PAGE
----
Back from Soma: a discussion with Aaron Stein

I returned to Istanbul from Soma this afternoon after nearly a week spent reporting from the scene of the tragic disaster in which 301 miners lost their lives last Tuesday. I have a piece coming out for Newsweek on Friday, and I am planning to set down in a longer piece the many other thoughts, impressions, and reporting that hasn’t found it into my stories so far. That’ll either be for this blog or for Jadaliyya. In the meantime I’ve discussed some of the issues surrounding the disaster and my impressions of it in a (fairly lengthy) podcast with Aaron Stein of Turkey Wonk. Enjoy.


9 thoughts on “Back from Soma: a discussion with Aaron Stein

  1. Elif says:

    Thank you very much for this effort. It’s very valuable because Turkish journalism has now for a very long time fallen short of addressing the needs of people who look for thorough and objective (so much as possible) accounts of major domestic incidents. It has turned out particularly illuminating for the detail-hungry, without the editing it would have gone through before showing up in mainstream international press.

    As for the unclarity regarding inspections, this piece might offer insight:,9321?utm_medium=social&utm_content=sharebutton Apparently the government has long ago relinquished its duty for regular inspection through the so-called “permanent (technical) inspector” and mandated the mining companies to keep such staff on their own payroll. Another interpretation is that the workers Alex talked to might have been referring to the corrupt relationship between government inspectors and company executives, in which the former would be bribed (which seems to be general knowledge) for UNinspecting the mines. Because, as far as I understand from this mess, the Labor Ministry also sends out inspectors specifically to check workplace safety.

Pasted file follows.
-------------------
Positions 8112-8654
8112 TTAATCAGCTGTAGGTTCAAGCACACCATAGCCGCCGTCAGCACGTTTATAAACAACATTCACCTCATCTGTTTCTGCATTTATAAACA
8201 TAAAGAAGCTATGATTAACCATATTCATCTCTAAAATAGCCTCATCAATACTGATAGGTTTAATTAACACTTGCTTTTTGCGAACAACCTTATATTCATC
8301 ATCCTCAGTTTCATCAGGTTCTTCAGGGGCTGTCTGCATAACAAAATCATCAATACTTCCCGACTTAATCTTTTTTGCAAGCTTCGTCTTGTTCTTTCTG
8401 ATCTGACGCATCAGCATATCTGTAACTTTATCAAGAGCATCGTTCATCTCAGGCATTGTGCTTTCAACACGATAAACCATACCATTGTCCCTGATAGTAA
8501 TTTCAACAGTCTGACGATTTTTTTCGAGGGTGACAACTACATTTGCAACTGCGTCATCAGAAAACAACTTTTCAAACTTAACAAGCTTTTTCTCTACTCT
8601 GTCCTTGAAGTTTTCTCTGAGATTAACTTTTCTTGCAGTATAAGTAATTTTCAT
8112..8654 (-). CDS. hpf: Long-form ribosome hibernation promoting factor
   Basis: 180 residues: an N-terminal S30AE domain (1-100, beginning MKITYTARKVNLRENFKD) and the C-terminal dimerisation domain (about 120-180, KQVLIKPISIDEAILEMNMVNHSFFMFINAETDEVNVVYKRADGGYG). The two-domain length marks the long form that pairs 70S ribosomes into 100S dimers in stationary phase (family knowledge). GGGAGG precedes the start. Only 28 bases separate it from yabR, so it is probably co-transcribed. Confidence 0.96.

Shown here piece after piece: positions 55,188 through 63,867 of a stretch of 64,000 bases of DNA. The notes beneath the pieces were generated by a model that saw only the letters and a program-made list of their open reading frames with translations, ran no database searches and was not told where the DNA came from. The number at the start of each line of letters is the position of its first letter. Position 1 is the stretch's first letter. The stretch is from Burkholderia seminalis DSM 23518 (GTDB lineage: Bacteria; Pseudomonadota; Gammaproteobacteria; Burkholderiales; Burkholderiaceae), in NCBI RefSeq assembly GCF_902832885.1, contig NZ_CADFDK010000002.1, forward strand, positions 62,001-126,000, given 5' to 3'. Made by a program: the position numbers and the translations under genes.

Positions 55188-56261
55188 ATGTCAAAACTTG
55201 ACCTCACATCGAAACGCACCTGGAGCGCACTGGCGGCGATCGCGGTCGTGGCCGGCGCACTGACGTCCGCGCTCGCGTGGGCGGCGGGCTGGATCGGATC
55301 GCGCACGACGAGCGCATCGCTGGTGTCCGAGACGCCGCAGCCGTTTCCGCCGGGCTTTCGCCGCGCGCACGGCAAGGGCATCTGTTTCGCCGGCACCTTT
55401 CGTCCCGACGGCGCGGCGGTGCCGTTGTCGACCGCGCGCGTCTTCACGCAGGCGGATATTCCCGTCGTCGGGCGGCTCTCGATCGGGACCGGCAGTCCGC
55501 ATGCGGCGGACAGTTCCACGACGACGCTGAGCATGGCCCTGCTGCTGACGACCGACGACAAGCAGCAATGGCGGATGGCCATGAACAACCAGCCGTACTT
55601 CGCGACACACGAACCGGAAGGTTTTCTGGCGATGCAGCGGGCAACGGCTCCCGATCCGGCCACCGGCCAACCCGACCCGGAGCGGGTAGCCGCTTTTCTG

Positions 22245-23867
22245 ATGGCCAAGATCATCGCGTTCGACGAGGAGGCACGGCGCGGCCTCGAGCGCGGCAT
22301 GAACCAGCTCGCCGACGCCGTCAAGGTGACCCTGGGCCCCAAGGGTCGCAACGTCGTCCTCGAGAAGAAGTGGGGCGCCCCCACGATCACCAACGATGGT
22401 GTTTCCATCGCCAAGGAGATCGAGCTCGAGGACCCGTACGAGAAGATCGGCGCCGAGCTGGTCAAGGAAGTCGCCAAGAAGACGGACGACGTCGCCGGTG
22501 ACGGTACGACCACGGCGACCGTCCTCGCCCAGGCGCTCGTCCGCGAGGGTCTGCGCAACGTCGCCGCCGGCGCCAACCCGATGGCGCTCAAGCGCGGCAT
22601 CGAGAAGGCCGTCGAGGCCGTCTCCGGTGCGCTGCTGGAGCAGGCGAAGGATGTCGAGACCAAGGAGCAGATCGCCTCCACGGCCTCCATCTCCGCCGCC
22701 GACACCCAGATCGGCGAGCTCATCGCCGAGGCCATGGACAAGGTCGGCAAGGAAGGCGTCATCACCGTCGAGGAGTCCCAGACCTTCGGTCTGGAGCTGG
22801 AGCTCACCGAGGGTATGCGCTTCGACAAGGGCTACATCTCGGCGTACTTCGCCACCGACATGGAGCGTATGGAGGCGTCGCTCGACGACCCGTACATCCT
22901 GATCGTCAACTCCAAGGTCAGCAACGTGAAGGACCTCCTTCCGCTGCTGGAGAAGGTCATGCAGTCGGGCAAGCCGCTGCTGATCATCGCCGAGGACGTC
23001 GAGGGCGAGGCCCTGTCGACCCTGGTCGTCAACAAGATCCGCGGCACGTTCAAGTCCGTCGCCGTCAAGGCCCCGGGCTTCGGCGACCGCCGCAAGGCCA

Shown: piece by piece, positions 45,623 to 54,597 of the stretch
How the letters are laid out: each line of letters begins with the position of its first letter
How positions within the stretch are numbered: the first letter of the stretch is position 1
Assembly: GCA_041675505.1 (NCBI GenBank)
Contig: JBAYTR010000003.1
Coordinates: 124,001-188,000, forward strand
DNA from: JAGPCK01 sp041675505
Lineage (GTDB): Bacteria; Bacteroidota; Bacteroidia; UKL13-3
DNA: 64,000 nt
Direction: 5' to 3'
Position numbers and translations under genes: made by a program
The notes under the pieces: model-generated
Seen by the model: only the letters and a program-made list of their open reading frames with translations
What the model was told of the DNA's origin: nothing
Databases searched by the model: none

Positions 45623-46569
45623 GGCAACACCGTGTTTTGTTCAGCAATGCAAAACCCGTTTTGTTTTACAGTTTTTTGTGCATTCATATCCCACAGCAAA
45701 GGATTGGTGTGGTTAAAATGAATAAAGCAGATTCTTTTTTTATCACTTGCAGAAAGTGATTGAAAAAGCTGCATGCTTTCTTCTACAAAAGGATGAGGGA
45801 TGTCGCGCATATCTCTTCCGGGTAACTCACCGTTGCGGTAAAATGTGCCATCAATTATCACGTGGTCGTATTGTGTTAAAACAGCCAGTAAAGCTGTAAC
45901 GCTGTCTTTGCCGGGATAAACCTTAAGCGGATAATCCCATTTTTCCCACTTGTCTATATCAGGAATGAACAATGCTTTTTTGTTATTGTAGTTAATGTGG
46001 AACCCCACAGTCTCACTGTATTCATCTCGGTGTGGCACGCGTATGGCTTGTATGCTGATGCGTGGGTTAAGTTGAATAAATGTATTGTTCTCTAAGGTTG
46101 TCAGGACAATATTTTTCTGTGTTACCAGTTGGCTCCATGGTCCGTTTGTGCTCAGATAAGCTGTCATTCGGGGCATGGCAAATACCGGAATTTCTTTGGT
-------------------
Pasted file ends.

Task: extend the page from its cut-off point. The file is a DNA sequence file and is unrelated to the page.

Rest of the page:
One interesting addition would be to hear how this perfectly agricultural community made its way into mining after 2002 (obviously after one of the deepest crises in Turkish economic history) and how much it had to do with the phasing out of farm subsidies under the then in-force IMF-backed recovery program. I just have the feeling that it might related, because I don’t remember the details of the program anymore. It would be interesting in the sense that it would demonstrate how that much glorified economic growth AKP has mustered comes at the expense of the lowest echelons of the society from which AKP derives much of its support.

    Judgement vacuum? You’re very kind indeed. Made me laugh anyway.

  2. segmation says:

    Such a sad disaster. It must have been hard to do this podcast! Thanks for sharing.

  3. blueneely says:

    May those individuals rest in peace and may their families find solace.

  4. OH boy, this makes me so sad for the families. Off to work for the day only to face such hardship, I hope the family can be helped in so many ways than just monetary.

  5. pumpy9 says:

    Reblogged this on pumpylee9.

  6. Ethen Hunt says:

    I’m really happy that i found your website you wrote a lot of interesting posts Kepp working !

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